For Denim Designers, Success Lies in Explaining the Process — and the Price

Three experts weigh in on bridging the information gap.
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Chantal Fernandez
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Three experts weigh in on bridging the information gap.
Florence Kane, Jane Bishop, Scott Morrison, Jacqueline Cameron and Kara Nicholas at SCAD on Tuesday, talking about all things denim. Photo: SCAD

Florence Kane, Jane Bishop, Scott Morrison, Jacqueline Cameron and Kara Nicholas at SCAD on Tuesday, talking about all things denim. Photo: SCAD

What makes a great jean?

This question, asked over and over again by press, prompted Scott Morrison to start the brand 3x1 four years ago. On Tuesday, at the Savannah College of Art and Design, he said that no matter how many times he tried to explain the process to magazine editors, the information didn't translate. "They’d never been to a laundry, they’d never been to a mill, they’d never been to a sewing factory," he said on a panel led by Jane Bishop and Florence Kane of Jean Stories. Morrison opened a store in SoHo with an on-site studio and brought the jean manufacturing to the retail floor. "We invite people into the conversation and to design their own stuff," he said.

Morrison was joined on the panel by Kara Nicholas of Cone Denim mill and Jacqueline Cameron, the designer of online brand AYR. All three agreed that sharing the production experience with customers is a key part of the denim business. 

Cameron previously worked at Calvin Klein, where she oversaw up to 500 different styles each season across Asia and Europe, producing jeans at prices ranging from $20 to $350. Since she founded AYR, which reached its first year mark in February, she has been able to focus much more attention on radically fewer styles: the brand launched with only 14 styles of denim and prices range from $150 to $325. "Now that we’re in our sixth season, it's interesting to see how our customer has presented herself to us," Cameron said. "In our denim, we sell to teenagers and I think our oldest customer is 86 years old." AYR's fit focuses on comfort and a flattering backside; the most popular cut is a skinny leg.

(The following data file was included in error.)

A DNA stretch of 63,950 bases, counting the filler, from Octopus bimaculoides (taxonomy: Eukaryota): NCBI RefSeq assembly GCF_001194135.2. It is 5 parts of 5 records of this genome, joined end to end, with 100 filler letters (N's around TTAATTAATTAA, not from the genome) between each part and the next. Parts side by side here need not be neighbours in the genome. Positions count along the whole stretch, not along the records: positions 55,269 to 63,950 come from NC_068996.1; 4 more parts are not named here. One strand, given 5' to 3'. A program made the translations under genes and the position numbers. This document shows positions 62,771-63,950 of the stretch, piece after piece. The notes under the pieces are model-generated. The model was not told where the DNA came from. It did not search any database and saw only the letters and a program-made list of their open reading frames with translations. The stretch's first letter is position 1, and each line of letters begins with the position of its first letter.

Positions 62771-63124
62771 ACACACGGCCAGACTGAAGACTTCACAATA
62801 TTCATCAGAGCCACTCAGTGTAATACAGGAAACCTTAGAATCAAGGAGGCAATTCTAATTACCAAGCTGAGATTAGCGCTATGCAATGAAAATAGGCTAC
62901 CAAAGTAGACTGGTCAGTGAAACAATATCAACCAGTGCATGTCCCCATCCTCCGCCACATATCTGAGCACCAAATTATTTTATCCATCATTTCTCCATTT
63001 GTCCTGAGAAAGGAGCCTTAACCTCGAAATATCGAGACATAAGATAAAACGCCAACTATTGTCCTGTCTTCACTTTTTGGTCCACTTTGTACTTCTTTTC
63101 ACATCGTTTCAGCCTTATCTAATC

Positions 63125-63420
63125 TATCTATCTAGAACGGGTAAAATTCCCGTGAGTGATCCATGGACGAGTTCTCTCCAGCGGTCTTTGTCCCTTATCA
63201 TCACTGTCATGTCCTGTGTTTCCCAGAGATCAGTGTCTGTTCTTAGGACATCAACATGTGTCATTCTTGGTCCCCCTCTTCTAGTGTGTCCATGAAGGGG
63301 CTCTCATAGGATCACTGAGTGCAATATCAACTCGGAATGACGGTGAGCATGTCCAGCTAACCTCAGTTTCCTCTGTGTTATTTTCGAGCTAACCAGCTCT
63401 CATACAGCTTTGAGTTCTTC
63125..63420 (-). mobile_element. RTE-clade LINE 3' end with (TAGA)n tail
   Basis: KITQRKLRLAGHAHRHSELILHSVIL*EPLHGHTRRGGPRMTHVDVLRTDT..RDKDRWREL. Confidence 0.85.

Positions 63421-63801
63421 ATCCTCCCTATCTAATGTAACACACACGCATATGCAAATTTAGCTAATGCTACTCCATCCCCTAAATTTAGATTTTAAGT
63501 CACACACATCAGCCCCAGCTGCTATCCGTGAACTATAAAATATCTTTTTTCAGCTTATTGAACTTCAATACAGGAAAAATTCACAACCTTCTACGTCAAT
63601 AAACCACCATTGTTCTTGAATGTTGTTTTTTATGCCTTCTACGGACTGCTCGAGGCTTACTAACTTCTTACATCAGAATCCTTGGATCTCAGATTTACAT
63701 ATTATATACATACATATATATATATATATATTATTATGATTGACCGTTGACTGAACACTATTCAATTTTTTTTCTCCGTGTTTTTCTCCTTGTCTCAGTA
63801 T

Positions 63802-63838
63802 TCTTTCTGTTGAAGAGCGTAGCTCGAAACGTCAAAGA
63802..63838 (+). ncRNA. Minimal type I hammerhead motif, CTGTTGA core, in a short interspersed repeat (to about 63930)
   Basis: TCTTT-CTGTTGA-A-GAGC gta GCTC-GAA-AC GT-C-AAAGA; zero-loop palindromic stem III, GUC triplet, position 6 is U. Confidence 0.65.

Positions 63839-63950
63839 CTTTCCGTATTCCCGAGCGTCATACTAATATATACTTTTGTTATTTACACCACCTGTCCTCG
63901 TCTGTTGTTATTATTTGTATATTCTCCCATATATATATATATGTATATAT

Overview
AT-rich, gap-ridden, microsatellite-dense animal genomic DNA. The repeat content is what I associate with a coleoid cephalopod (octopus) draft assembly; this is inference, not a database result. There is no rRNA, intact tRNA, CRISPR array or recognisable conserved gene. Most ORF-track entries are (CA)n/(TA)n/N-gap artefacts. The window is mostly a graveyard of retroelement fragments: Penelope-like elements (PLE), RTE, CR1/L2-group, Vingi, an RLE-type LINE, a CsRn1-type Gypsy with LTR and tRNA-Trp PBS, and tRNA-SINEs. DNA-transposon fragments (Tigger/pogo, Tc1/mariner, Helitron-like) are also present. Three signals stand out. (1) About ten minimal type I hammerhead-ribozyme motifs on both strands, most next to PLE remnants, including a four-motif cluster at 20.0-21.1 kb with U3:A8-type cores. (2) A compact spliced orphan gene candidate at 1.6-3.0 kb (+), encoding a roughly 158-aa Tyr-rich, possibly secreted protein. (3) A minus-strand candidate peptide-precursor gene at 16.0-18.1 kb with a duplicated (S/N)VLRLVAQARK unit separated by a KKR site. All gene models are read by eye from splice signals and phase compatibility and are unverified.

Nicholas works on a completely different side of the industry, but transparency with the customer is just as crucial to her business. Cone Denim mill has been selling denim to brands since 1891 and still has some functioning looms from the 1940s. "We do a lot of collaborations with different brands — they tell our story for us," she said. "We provide the tools." The mill's heritage is an important part of its identity, which designers value, but it also has responded to the market trends by developing sustainable and performance denim. 

Yarn technology has changed radically in the last 20 years, and Morrison says that has contributed to the rise in prices. "I could spend three times the garment cost 20 years ago just on the wash," he said. Nicholas added that, to make a pair of jeans with selvedge denim requires double the amount of fabric of a washed denim garment, not to mention the costs of developing new technologies and trial and error. Cameron called out the precision of fit, where she works within 1/8th of an inch and has to ensure the fit scales along the entire size range of the brand. "So many people touch fit, so many people touch wash," said Cameron. "The amount of hands that touch jean is incredible. It's very technical."

The costs quickly add up if a designer is trying to do something special, which is a priority to all of the panelists. For students watching in the audience, however, they agreed that they should start learning the basics even though the technology is rapidly changing. 

"Go work in a mill, go work in a laundry," said Morrison. "It's not the sexiest thing you could possibly do, but it's paramount to start with an understanding to develop and learn a lot."

Disclosure: SCAD paid for my travel and accommodation in Savannah to cover its week-long speaker series, SCADstyle.